Decommissioning of Nuclear Power Plants

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Decommissioning of Nuclear Power Plants. Case Study: Dounreay Nuclear Facility. Samuel Chapman Heriot-Watt University. Dounreay site. Opened in 1955 Developing Fast Breeder Reactor Technology (FBR) Operated by United Kingdom Atomic Energy Authority (UKAEA) Site has three nuclear reactors. - PowerPoint PPT Presentation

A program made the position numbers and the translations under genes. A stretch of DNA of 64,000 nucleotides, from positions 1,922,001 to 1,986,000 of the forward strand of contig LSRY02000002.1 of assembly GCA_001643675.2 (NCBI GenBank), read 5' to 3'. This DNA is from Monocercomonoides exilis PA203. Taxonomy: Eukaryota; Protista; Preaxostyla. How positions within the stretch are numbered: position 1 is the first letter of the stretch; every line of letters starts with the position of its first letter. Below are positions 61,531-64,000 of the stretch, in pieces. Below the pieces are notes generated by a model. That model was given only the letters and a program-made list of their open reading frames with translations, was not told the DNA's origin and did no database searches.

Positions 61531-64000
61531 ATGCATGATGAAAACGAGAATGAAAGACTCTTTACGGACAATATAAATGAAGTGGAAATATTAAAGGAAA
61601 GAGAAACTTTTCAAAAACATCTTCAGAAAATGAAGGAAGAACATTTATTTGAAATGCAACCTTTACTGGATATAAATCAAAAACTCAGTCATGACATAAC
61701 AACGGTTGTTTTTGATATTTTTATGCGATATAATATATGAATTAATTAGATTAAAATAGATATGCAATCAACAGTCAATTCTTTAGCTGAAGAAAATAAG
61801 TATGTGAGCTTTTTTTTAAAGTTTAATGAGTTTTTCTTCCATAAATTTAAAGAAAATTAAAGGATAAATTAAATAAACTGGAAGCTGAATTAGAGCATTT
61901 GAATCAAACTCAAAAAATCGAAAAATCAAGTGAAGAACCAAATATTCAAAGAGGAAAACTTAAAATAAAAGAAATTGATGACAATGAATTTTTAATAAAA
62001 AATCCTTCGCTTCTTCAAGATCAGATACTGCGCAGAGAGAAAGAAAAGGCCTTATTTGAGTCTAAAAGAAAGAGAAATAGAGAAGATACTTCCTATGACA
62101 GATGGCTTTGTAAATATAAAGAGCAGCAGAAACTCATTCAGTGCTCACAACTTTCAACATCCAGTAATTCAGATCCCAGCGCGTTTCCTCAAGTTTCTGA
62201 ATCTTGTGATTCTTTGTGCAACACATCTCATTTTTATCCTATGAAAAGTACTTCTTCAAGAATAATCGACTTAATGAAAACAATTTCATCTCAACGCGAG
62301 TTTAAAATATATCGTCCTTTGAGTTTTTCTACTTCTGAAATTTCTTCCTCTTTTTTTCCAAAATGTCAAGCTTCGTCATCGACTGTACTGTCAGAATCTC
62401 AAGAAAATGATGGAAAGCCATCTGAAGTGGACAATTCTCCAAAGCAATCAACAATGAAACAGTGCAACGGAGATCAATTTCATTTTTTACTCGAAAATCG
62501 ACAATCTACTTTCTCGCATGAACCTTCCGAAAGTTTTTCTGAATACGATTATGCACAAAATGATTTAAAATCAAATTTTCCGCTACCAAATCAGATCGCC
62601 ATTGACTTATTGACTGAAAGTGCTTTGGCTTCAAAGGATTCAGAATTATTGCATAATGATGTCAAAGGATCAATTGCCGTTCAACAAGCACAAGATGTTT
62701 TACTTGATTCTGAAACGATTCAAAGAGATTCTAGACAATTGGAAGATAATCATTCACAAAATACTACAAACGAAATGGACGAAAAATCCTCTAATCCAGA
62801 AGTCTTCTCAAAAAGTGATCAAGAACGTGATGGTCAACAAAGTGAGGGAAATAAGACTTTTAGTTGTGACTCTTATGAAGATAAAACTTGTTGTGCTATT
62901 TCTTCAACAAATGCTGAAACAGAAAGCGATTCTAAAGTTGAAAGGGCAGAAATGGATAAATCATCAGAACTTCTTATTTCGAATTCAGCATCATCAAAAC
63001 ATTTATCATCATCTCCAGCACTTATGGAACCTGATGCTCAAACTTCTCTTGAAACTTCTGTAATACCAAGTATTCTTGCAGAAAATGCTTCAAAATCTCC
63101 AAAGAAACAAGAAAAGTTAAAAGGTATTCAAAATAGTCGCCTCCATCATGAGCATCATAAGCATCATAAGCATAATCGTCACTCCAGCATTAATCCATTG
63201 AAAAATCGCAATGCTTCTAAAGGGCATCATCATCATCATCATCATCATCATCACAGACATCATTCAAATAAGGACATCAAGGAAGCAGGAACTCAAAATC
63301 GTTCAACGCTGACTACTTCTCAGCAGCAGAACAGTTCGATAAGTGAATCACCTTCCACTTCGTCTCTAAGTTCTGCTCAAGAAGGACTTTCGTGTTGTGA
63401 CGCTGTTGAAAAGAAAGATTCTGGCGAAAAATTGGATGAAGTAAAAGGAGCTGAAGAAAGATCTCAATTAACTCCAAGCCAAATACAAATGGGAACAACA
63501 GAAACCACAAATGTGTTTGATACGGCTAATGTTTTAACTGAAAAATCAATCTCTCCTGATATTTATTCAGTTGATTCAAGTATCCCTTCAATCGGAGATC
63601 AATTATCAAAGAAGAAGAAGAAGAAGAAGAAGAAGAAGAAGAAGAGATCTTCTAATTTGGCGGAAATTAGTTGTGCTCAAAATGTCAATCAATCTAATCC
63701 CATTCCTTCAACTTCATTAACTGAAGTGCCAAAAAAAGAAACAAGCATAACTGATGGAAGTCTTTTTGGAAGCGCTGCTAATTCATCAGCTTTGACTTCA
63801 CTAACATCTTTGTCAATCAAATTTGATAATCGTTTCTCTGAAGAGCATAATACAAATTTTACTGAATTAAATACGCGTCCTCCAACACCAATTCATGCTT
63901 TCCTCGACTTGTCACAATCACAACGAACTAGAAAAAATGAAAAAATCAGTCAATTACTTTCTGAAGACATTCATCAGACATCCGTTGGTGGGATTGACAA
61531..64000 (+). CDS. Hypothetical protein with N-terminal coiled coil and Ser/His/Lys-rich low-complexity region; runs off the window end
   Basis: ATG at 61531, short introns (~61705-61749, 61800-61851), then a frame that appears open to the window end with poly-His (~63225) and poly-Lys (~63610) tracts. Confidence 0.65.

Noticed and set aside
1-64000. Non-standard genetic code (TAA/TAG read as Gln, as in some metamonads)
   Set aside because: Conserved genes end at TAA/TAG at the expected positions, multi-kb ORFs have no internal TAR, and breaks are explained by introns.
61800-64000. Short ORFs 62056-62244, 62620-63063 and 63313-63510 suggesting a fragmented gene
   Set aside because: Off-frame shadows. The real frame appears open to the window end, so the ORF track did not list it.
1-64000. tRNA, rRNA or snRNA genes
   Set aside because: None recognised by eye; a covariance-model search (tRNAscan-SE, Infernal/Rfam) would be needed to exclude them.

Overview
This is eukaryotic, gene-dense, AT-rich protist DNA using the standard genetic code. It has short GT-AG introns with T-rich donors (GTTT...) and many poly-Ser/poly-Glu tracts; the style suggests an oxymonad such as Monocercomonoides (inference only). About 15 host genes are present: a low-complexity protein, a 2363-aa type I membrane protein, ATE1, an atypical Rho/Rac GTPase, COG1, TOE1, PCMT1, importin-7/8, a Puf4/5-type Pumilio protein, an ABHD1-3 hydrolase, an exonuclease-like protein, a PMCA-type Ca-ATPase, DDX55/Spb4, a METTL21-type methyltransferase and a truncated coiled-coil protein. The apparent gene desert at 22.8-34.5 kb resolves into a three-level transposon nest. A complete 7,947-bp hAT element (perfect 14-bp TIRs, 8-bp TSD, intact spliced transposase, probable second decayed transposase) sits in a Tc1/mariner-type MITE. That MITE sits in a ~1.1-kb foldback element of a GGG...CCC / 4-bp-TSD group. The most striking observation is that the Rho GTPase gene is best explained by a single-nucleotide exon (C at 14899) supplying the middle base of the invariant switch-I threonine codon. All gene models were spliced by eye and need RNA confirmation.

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<ul><li><p>Decommissioning of Nuclear Power PlantsCase Study:Dounreay Nuclear FacilitySamuel ChapmanHeriot-Watt University</p></li><li><p>Dounreay siteOpened in 1955Developing Fast Breeder Reactor Technology (FBR)Operated by United Kingdom Atomic Energy Authority (UKAEA)Site has three nuclear reactors</p></li><li><p>LocationSites of UKAEA</p></li><li><p>Three ReactorsDounreay Materials test reactor (DMTR)1958 - 1969Dounreay Fast Reactor (DFR)On-line November 1959Supplied National Grid from 1962Taken off-line for decommissioning, 1977Supplied 600 million kWh during lifespanPrototype Fast Reactor (PFR)Supplied grid from 1975 - 1994</p><p>1994: end of nuclear power generation at site</p></li><li><p>Subsequent ActivityReactors have all been shut downCare and maintenance of old plant and decommissioning activities have meant that large work-force retained. Commercial reprocessing of spent nuclear fuel and waste stopped by the UK government in 1998.Some waste is still accepted from other nuclear facilities in special circumstances</p></li><li><p>Future of SiteOn 1 April 1995 the Nuclear Decommissioning Authority (NDA) became the owner of the siteUKAEA remaining as operator.Decommissioning of Dounreay is planned to bring the site to an interim care and surveillance state by 2032. Brown-field site by 2336, at a total cost of 2.9 billion (~2.18 billion)</p></li><li><p>Apart from decommissioning the reactors, reprocessing plant, and associated facilities;there are five main environmental issues to be dealt with:</p></li><li><p>Irradiated nuclear fuel particles on the seabed near the plant, estimated about 10,000 in number. Some are being washed ashore, including as of 2006 about 70 smaller particles on the public Sandside Bay beach and one at a popular tourist beach at Dunnet. The way these particles escaped the site has not been determined, there are several plausible possibilities. The risk to the public is considered low.1</p></li><li><p>18,000m3 of radiologically contaminated land, and 28,000m3 of chemically contaminated land.</p><p>1,350m3 of high and medium active liquors and 2,550m3 of unconditioned intermediate level nuclear waste in store.</p><p>1,500 tonnes of sodium, 900 tonnes of this radioactively contaminated from the Prototype Fast Reactor.</p><p>234</p></li><li><p>A 65m deep shaft used for intermediate level nuclear waste disposal.Shaft never designed as waste depository and was used on a very general and poorly monitored basis. Relic of a process by which a waste-discharge pipe was constructed, designed to discharge into sea. Historic use of the shaft as waste depository has resulted in one hydrogen gas explosion. At one time it was normal for workers to fire rifles into the shaft to sink polythene bags floating on water.5</p></li><li><p>In 2007 UKAEA pleaded guilty to four charges under the Radioactive Substances Act 1960 relating to activities between 1963 and 1984.One of disposing of radioactive waste at a landfill site at the plant between 1963 and 1975 and, three of allowing nuclear fuel particles to be released into the sea, resulting in a fine 140,000.</p></li><li><p>Current State of ShaftMore than 11,000 disposals took place until 1977. A wide variety of radiologically contaminated material was dumped in Shaft. Since then, environmental legislation has been tightened.UKAEA are now required to remove all the waste from the Shaft.</p></li><li><p>A 16 million contract to isolate the Shaft was awarded in October 2004 to Ritchies, the specialist geotechnical division of Edmund Nuttall Ltd.</p></li><li><p>Contents of Shaft</p></li><li><p>Hydraulically Isolating Shaft Isolating the Shaft involves building a raised working platformDrilling up to 400 boreholes and injecting grout into rock fractures and the liquid effluent discharge tunnel Restricts water movement to and from the ShaftCreates a stable environment for waste retrieval in the future </p></li><li><p>Working PlatformTo allow the boreholes to be drilled requires use of raised working platformConstructed by placing a concrete core within a structural concrete facingBuilt up from the height of the existing Dounreay foreshore to the height of the existing Shaft building. </p></li><li><p>Contruction Phases of Raised Concrete Platfrom</p></li><li><p>Design</p></li><li><p>Natural state of proposed location</p></li><li><p>Construction ProblemsCoastal Situation</p></li><li><p>Completed Works</p></li><li><p>Commencing of Borehole Drilling</p></li><li><p>Locations of initial sealing of outflow pipe</p></li><li><p>Future?Complete decommissioning of the site</p><p>Removal of three reactors, waste from shaft and construction materials</p><p>Still nowhere yet for permenant storage of waste!Stored at Dounreay, above ground stores pending a national policy for the management of intermediate-level waste. </p></li><li><p>Thanks for your Attention!</p></li><li><p>BibliographyUKAEA websitehttp://www.ukaea.org.ukDecommissioning factsheetShaft project updatesShaft isolation Project_Raised Platform ConstructWikipediaDounreayGoogle Images</p></li></ul>

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